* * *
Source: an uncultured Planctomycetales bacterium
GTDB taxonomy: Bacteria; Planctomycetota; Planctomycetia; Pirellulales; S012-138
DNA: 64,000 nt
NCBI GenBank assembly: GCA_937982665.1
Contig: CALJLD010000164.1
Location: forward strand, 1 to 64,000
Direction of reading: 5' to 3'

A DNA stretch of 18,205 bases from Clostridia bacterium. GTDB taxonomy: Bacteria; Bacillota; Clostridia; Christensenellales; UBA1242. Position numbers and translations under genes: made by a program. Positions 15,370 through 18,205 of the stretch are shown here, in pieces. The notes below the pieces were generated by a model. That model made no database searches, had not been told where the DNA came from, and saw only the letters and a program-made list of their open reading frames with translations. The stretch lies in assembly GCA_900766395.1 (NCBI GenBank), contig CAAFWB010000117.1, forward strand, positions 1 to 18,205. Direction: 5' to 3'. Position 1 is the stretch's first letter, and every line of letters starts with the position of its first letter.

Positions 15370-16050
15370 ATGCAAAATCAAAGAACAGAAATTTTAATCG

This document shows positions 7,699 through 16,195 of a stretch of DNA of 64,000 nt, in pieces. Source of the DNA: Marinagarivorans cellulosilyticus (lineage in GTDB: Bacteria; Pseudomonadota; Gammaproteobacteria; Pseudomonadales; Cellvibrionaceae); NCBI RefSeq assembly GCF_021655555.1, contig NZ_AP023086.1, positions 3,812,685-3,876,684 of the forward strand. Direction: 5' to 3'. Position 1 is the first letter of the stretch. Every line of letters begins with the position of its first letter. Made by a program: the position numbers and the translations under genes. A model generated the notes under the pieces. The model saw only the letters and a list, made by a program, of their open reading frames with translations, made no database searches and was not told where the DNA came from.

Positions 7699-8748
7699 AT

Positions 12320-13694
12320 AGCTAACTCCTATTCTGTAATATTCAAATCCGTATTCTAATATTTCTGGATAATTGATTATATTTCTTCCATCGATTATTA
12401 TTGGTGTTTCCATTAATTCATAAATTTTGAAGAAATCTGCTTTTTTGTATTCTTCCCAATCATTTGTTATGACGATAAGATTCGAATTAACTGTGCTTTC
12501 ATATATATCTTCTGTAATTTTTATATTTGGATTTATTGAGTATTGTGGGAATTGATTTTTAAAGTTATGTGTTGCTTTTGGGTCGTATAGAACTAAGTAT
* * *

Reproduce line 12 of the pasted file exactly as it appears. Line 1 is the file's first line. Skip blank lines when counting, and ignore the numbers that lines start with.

Positions 7699-8748